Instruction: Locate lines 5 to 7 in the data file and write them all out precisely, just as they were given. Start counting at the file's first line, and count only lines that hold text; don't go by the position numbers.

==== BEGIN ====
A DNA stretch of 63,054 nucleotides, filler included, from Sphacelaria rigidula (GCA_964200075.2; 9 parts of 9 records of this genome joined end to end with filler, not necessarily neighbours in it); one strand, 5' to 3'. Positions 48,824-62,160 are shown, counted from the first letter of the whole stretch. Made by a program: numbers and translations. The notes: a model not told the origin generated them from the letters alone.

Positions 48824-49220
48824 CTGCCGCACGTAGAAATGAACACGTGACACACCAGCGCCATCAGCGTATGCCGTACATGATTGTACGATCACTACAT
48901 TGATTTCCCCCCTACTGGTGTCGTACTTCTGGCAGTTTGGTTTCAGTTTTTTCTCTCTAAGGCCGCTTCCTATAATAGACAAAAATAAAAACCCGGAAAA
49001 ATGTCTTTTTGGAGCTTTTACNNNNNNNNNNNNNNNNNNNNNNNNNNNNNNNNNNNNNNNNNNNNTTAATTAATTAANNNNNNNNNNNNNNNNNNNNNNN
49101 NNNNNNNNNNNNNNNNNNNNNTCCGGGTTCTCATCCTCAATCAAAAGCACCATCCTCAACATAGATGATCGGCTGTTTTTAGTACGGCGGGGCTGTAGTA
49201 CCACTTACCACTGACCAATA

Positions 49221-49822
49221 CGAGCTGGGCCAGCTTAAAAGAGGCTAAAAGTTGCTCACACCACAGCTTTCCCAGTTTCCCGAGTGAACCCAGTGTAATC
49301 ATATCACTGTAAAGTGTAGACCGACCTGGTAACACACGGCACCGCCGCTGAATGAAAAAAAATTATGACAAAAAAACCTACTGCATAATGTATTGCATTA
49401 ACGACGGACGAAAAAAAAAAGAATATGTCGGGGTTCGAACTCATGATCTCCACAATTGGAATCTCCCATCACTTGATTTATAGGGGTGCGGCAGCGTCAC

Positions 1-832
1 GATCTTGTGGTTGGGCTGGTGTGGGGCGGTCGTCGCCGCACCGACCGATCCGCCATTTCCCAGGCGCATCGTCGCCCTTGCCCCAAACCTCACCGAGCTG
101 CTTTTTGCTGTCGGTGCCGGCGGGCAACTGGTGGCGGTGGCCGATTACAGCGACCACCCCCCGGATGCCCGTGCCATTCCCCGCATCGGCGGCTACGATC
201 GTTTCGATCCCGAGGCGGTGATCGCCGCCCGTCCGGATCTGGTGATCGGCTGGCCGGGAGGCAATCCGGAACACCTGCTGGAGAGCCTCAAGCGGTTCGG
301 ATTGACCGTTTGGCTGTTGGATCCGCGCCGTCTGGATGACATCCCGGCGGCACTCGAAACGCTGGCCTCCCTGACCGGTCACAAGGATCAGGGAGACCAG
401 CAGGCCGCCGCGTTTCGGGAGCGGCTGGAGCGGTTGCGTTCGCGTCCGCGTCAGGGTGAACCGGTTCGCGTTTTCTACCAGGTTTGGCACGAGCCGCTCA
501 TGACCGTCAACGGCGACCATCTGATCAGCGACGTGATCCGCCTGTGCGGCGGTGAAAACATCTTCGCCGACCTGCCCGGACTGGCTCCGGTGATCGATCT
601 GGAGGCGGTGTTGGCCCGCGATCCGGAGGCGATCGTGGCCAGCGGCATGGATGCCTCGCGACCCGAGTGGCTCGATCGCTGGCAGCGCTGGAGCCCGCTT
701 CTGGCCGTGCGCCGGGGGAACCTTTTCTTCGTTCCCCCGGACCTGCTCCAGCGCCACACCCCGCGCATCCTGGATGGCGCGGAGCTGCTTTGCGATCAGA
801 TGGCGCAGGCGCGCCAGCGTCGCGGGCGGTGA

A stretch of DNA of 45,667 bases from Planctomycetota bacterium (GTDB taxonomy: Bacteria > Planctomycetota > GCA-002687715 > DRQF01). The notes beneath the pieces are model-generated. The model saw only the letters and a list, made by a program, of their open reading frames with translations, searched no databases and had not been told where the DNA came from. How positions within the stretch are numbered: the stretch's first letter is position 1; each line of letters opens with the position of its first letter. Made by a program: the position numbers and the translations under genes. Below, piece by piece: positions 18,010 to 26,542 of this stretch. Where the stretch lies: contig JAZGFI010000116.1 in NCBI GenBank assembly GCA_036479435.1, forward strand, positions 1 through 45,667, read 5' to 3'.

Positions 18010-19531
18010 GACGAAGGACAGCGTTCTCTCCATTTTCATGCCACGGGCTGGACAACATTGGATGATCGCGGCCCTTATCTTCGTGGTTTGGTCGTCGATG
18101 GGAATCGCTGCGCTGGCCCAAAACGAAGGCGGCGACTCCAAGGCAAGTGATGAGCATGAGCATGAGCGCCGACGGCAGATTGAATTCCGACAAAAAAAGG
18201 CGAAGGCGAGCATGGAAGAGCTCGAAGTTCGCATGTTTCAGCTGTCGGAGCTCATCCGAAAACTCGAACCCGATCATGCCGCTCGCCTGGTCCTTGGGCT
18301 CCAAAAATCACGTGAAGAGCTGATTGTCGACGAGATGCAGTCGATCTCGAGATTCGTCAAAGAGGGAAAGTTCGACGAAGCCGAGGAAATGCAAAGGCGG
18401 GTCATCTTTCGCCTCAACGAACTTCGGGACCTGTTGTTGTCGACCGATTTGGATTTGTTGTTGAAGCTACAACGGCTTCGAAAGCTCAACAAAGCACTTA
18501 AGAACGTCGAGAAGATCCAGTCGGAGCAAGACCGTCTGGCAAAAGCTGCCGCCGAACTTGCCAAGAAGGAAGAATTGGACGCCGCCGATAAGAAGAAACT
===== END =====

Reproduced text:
49001 ATGTCTTTTTGGAGCTTTTACNNNNNNNNNNNNNNNNNNNNNNNNNNNNNNNNNNNNNNNNNNNNTTAATTAATTAANNNNNNNNNNNNNNNNNNNNNNN
49101 NNNNNNNNNNNNNNNNNNNNNTCCGGGTTCTCATCCTCAATCAAAAGCACCATCCTCAACATAGATGATCGGCTGTTTTTAGTACGGCGGGGCTGTAGTA
49201 CCACTTACCACTGACCAATA